Chinese International Students' Messages on the Family Forum: Topics, Objectives, and Types of Assistance

Chinese International Students' Messages on the Family Forum: Topics, Objectives, and Types of Assistance

Chenwei Wu, Lynne M. Webb
DOI: 10.4018/978-1-5225-1856-3.ch009
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We content analyzed the online messages of Chinese international students who are currently studying and living in the United States. We examined messages within the students' ethnic group as they sought and provided assistance to each other in understanding and acculturating to family life in the United States via a popular online forum. We randomly sampled 50 recent, original posts and their accompanying threads (147 pages of text containing 108,723 words). Thematic analysis indicated that students use the forum to achieve three objectives (seeking informational/emotional support, offering information/emotional support, offering topics for discussion) across a wide variety of family issues (e.g., conflict, child rearing/education, appropriate behaviors for husbands and wives). Users provided multiple types of assistance (e.g., informational/emotional support, topics of discussion, questions based on the original posts, self-disclosure, positive feedback, and negative feedback) to the posters.
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Emerging Adult Theory argues that a distinct life stage exists between adolescence and adulthood, a time when individuals “have not yet settled into the long-term choices and life-paths that make up adulthood” (Bigham, 2012, p. 533). As originally conceived by Arnett (2000, 2015), this life stage extended from late teens through the 20s when individuals address the challenging tasks that typically accompany the transition into adulthood. Munsey (2006) identified five features of emerging adulthood:

  • Identity exploration concerning life styles and believe systems (religion, politics).

  • Instability: Individuals may change residents frequently, moving frequently for education, work, and/or family reasons. They may change intimate partners and friends frequently as well. The challenge for emerging adults is to find stability including negotiating on-going, positive interpersonal relationships and moving along a chosen career path that allows life in primarily one location. Particularly relevant to this research report, emerging adults must redefine family relationships to work functionally as adult-adult relationships including relationships with siblings (Brockhage & Phillips, 2016; Halliwell, 2016) and parents (Hays & Metts, 2015; Milevsky, 2005; Padilla-Walker, Nelson, & Knapp, 2014; Willoughby, Olson, Carroll, Nelson, & Miller, 2012).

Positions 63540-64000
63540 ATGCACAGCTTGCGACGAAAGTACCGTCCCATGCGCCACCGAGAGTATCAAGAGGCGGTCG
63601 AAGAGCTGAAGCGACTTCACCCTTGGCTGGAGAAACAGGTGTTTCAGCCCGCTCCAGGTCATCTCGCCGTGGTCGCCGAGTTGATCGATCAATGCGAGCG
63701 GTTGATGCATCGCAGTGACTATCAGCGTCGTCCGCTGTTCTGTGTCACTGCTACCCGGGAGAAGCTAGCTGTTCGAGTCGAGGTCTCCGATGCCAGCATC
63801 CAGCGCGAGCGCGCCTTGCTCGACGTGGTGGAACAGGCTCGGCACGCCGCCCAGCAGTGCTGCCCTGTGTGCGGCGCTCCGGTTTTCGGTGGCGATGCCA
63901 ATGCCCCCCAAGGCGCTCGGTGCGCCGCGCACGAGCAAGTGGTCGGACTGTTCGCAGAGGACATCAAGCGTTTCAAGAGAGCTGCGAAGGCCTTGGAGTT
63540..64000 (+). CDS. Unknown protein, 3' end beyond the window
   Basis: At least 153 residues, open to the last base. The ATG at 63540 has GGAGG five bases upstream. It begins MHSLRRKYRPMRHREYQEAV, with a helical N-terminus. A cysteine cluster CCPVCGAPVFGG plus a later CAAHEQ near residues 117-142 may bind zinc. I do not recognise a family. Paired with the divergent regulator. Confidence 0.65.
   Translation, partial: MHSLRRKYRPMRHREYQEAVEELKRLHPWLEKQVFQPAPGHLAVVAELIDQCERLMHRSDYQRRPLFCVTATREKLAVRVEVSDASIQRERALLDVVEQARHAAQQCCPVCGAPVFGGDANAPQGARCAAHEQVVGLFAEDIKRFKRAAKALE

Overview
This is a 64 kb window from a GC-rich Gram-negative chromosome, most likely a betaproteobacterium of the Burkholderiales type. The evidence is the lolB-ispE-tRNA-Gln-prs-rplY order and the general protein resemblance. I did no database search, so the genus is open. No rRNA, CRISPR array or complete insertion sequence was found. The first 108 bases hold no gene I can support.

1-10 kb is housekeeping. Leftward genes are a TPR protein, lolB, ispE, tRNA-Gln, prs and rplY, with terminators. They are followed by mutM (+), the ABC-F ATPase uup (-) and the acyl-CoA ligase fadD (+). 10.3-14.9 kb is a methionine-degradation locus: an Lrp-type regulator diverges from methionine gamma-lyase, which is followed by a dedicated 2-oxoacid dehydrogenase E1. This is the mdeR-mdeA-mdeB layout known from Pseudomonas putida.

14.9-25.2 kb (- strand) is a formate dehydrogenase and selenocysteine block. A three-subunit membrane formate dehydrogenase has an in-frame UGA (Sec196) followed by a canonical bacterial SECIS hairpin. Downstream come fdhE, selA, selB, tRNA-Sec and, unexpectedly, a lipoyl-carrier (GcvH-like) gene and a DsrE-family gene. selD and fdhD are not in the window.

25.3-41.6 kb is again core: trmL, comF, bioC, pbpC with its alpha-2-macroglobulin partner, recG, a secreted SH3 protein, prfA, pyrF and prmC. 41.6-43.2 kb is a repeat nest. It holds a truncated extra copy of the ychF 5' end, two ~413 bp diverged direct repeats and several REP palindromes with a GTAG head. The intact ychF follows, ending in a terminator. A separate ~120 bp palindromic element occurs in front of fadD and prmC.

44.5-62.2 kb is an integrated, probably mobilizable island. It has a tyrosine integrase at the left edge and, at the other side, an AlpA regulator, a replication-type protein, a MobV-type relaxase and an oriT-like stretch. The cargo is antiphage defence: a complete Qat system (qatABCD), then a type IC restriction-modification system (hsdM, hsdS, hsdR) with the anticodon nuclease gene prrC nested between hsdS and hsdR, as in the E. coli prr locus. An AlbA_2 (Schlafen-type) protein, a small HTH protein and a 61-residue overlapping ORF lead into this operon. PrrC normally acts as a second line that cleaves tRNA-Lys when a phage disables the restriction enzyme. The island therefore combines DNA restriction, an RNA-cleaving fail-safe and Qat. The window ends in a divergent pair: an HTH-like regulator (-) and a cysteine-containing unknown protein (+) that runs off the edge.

• Self-Focus: Given the above described instability and focus on identity exploration, emerging adults remain self-focused until they begin making commitments to a specific career path and to significant others—commitments that lead to adulthood.

  • Feeling in Between: Individuals know they are not children or teenagers any more, but often do not see themselves as adults yet.

  • Endless Possibilities: This time of exploration and confusion leaves emerging adults with a sense of incompleteness but also with a sense of wonder and endless possibilities. That experience of endless possibilities can lead to a sense of empowerment or feeling overwhelming by too many options.

The Theory of Emerging Adulthood is not without its critics (Hendry & Kloep, 2007). Some adherents have argued that tying the definition of emerging adulthood to its challenges rather than specific ages is more sensible, given that individuals complete development tasks at differing paces (Bigham, 2012). Additionally, researchers argue that ethnicity (Munsey, 2006) and culture (Arseth, Kroger, Martinussen, & Bakken, 2009; Badger, Nelson, & Barry, 2006; Nelson, Badger, & Wu, 2004) may influence how individuals experience this life stage. Finally, a new line of research attempts to examine how emerging adulthood plays out in online behaviors (Davis, 2012; Stephenson-Abetz & Holman, 2012; Sumter,Vandenbosch, & Ligtenberg, 2017).

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